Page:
‘Getting what you pay for’ is a fundamentally attractive funding model, which is why we see lots of pay for performance (P4P) initiatives cropping up in the NHS. But P4P plans can go awry. This study considers an experimental setting in which 8 areas participated in P4P pilots for drug misuse treatment, from 2012-2014. Payments were aligned with 3 national priorities: i) abstinence, ii) reduced offending and iii) improved health and well-being. The participating areas allocated differing proportions of payments to the P4P model, between 10% and 100%. Data were drawn from the National Drug Treatment Monitoring System, which includes information on drug use, assessment and interventions received. Other national sources were used to identify criminal activity and mortality rates. Drug misusers attending treatment services during the 2 years before and after the introduction of the P4P scheme were included in the study. Using a difference-in-differences analysis, the researchers compared outcomes in the 8 participating areas with those in 143 non-participating areas. Separate multilevel regression models were used for a set of outcomes, each controlling for a variety of individual-level characteristics. The authors analysed ‘treatment journeys’, of which there were around 20,000 for those in participating areas and 280,000 for those in non-participating areas; roughly half before the introduction and half after. The results don’t look good for P4P. Use of opiates, crack cocaine and injecting increased. Treatment initiation increased in non-participating areas but decreased in participating areas. Moreover, longer waiting times were observed in participating areas as well as more unplanned discharges. P4P was associated with people being less likely to successfully complete treatment within 12 months. In P4P’s favour, there was evidence that abstinence increased. I’d’ve liked to have seen some attempt at matching between the areas, given that there was an element of self-selection into the scheme. Or at least, better control for the characteristics of the areas before P4P was introduced. This paper isn’t quite the final nail in the coffin. I don’t see P4P disappearing anytime soon. There’s a lot to be learnt from the paper’s discussion, which outlines some of the likely reasons and mechanisms underlying the findings. Commissioners should take note.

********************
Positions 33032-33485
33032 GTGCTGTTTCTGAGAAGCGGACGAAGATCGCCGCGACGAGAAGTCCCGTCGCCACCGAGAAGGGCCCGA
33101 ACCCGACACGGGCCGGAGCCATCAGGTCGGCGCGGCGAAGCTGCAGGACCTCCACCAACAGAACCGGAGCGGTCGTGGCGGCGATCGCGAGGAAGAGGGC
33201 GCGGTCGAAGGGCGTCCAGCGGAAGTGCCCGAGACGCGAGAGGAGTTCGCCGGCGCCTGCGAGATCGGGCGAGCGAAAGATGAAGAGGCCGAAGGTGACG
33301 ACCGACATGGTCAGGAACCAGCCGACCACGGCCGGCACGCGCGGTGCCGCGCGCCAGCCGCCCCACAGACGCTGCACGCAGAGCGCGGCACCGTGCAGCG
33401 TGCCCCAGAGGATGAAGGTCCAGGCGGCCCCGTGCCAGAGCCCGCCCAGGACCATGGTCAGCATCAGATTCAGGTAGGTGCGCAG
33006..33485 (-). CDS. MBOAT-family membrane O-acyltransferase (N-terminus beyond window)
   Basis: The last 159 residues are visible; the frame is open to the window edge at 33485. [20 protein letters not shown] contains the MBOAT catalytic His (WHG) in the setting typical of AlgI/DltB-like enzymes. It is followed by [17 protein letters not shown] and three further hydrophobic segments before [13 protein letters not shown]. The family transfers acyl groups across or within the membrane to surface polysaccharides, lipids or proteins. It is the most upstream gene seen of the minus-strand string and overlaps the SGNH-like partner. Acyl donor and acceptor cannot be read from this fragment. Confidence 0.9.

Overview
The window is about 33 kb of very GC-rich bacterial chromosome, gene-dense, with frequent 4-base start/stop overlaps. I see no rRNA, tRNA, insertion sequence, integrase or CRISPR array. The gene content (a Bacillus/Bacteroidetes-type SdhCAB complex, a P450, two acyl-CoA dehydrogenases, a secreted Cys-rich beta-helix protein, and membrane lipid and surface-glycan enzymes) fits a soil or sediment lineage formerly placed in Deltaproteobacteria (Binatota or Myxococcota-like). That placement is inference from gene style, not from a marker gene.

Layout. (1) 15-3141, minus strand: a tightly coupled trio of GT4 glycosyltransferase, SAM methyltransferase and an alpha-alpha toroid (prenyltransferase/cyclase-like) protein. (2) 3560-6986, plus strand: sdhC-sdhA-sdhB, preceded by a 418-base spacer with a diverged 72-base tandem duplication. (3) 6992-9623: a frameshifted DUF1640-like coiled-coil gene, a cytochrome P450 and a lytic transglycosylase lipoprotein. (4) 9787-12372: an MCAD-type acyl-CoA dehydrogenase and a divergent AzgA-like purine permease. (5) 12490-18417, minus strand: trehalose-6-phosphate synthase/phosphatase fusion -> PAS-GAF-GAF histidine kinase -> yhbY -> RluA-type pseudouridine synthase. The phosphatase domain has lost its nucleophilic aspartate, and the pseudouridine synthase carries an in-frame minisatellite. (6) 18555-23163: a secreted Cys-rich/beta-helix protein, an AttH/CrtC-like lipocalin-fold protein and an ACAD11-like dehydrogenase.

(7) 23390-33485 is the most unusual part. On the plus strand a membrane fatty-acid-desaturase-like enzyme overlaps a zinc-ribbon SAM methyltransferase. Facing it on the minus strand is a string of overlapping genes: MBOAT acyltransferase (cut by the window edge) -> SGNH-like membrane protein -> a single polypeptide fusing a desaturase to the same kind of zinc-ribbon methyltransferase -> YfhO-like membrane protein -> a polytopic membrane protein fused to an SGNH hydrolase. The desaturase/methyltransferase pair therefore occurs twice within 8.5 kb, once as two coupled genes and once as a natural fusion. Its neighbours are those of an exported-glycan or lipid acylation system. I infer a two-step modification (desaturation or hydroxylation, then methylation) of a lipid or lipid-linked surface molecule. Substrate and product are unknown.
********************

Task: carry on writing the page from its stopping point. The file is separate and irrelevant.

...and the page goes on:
The short- and long-run effects of smoking cessation on alcohol consumption. International Journal of Health Economics and Management [PubMedPublished 7th August 2017

Anecdotally, it seems as if smoking and drinking are complementary behaviours. Generally, the evidence suggests that this is true. Smoking cessation programmes may, therefore, have value in their ability to reduce alcohol consumption (and vice versa). But only if the relationship is causal. This study seeks to add to that causal evidence. Using data from 5887 individuals in the Lung Health Study, the author runs a two-stage least squares estimation, with randomisation to smoking cessation treatment as an instrumental variable for smoking status. In the short term, there is some evidence that smokers tend to drink more (especially men). But findings in the longer term, up to 5 years, are more persuasive. It’s unfortunate that the (largely incoherent) rational addiction theory makes an appearance and that the findings are presented as supportive of it. A stopped clock is right twice a day. In line with rational addiction theory, the long-term relationship is measured in terms of a ‘smoking stock’, which is an aggregate measure of smoking behaviour over the 5 year period. Smoking and drinking are found to be complementary in the long term. Crucially, the extent of their complementarity is associated with particular factors. For example, people who smoke more cigarettes or who abstain for longer exhibit larger reductions in alcohol consumption when they stop smoking. People who smoke relatively few cigarettes per day do not drink more alcohol. Those smoking 6-10 per day consume around 1 extra drink per week compared with non-smokers. Quitting for 5 years can reduce alcohol consumption by more than 50%. In the long run, the effect is more pronounced for women and for people who are married. This highlights important opportunities for targeted public policy, which could achieve a win-win in terms of reducing both cigarette and alcohol consumption.